Arts & Entertainment

Instead of Wednesdays, Movies in the Philippines Will Now Open on Fridays

Local film producers and distributors agreed to make the change, FDCP Head Liza Diño said.
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For the longest time, Filipinos have been going to the cinemas on a weekday to catch the first day showing of new movies.

New film releases usually open in local cinemas on Wednesdays, but this will change soon according to Film Development Council of the Philippines (FDCP) Chairman Liza Diño-Seguerra.

“We still have to wait until the rest is finalized for this to take effect, but at least we are moving forward,” she said.

Diño-Seguerra shared on her official Facebook account that local cinemas and film producers have agreed to move the opening day of new films to Friday during a dialogue meeting on Wednesday, March 13. Several local producers, distributors, and theater owners attended the consultation.

According to Diño-Seguerra’s post, the FDCP has been in talks with stakeholders and has been consulting with them since last year to come up with better solutions to the problems plaguing the industry.

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The response to the move is generally positive. Renowned film Filipino director, screenwriter and producer Erik Matti even commented on the post saying things are about to get better.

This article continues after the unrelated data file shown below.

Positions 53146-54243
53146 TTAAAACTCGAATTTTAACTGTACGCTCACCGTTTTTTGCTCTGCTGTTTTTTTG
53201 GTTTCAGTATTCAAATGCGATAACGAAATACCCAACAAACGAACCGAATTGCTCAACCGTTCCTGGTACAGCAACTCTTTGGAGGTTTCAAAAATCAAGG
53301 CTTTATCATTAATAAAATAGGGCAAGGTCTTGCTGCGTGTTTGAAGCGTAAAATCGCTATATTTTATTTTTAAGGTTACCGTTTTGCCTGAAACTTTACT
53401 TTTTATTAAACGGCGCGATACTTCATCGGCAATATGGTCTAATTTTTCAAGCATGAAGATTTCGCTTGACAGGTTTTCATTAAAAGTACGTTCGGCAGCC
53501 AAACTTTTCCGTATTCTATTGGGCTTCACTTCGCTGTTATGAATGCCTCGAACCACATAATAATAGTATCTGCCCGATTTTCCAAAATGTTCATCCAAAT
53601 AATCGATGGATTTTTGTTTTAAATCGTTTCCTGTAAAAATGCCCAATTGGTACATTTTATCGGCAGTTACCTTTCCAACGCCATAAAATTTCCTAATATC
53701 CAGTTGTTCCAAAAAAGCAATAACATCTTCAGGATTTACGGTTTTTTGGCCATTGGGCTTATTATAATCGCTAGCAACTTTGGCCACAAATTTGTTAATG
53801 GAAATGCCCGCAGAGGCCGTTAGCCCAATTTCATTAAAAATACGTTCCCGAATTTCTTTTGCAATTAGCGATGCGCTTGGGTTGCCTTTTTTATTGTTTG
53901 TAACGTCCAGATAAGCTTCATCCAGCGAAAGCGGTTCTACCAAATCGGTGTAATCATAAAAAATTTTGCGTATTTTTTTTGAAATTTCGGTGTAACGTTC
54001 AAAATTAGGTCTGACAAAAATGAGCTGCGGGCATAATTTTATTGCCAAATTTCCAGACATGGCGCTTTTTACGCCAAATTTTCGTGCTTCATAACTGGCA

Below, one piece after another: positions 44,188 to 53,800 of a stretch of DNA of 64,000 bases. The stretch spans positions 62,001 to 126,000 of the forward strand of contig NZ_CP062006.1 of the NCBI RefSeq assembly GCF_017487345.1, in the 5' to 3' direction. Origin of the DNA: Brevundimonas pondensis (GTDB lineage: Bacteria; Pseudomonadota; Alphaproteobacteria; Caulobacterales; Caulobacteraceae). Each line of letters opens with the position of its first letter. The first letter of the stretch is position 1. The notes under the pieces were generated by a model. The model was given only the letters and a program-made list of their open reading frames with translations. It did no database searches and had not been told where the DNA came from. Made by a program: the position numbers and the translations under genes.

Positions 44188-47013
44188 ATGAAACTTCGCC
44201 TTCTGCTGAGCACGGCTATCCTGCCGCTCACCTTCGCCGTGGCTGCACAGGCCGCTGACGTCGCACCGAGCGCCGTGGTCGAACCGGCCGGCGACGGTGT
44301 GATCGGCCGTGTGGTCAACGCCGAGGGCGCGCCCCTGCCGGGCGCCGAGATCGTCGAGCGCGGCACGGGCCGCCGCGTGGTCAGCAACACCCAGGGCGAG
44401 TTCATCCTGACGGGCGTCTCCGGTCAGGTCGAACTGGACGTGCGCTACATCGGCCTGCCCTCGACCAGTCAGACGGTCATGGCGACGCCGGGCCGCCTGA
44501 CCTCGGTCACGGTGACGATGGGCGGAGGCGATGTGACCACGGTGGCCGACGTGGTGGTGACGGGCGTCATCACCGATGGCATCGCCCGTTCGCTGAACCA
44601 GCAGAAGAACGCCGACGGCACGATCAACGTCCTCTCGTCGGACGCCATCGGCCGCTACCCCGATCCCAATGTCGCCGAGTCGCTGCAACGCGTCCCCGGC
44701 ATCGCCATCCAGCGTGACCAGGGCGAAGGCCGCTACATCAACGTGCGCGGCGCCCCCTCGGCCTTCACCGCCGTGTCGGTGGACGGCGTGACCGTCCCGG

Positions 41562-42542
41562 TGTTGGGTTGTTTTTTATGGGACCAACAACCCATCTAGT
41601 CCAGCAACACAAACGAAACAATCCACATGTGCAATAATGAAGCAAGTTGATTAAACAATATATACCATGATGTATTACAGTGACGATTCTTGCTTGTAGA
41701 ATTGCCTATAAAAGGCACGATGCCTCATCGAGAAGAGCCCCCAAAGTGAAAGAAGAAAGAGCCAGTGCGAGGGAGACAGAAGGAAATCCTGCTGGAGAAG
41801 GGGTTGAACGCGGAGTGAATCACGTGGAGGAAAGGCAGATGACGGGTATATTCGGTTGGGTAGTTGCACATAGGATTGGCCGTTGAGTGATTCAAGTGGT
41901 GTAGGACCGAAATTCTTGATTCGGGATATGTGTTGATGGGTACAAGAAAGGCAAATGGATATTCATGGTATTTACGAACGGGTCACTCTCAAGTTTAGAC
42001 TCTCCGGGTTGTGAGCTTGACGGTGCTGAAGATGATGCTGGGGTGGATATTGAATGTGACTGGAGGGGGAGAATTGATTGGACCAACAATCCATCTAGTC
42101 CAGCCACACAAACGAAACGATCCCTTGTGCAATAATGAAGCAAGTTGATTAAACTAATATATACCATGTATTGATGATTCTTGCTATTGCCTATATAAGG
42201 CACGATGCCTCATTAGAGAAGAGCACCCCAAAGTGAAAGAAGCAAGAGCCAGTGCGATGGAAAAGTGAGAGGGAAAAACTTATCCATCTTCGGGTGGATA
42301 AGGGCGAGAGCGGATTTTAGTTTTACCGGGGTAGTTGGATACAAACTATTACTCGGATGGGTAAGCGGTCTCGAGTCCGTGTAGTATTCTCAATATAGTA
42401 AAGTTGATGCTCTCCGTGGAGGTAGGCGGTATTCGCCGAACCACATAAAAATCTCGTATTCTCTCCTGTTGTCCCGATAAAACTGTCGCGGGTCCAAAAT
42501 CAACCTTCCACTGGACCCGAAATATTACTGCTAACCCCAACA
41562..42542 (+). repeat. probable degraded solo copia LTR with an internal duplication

“Finally nag-uusap usap na (there is a discussion). This is just going to get better. Thank you everyone!” he wrote.

Diño-Seguerra acknowledged that there has been a lack of a proper venue to discuss the issues, which has caused conflicts between concerned parties time and again.

“But yesterday was a good gauge to see the next hundred years of Philippine cinema. A new beginning perhaps... so we can all be hopeful for the future of this industry,” she said. “At the end of the day, we have but one common goal: to support, nurture and uplift our local film industry."

In February this year, Matti took to social media to air his grievances about the state of the Philippine cinema.

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“The film industry is at its busiest the past three years but no one gets to see the movies we make except for the sporadic mega hits. Hundreds of movies are being made now but no one is really doing good business including the big studios,” Matti wrote.

He added: “All I know is, we cannot go on making movies where no one sees them. We cannot keep on spending millions for movies that no one gets to see. This is alarming.”

Equally distinguished directors Mike De Leon and Quark Henares answered Matti's post with their own explanations that same month.

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Pauline Macaraeg
Esquire Philippines
Pauline is Esquire Philippines’ data journalist. Follow her on Twitter @paulinemacaraeg.
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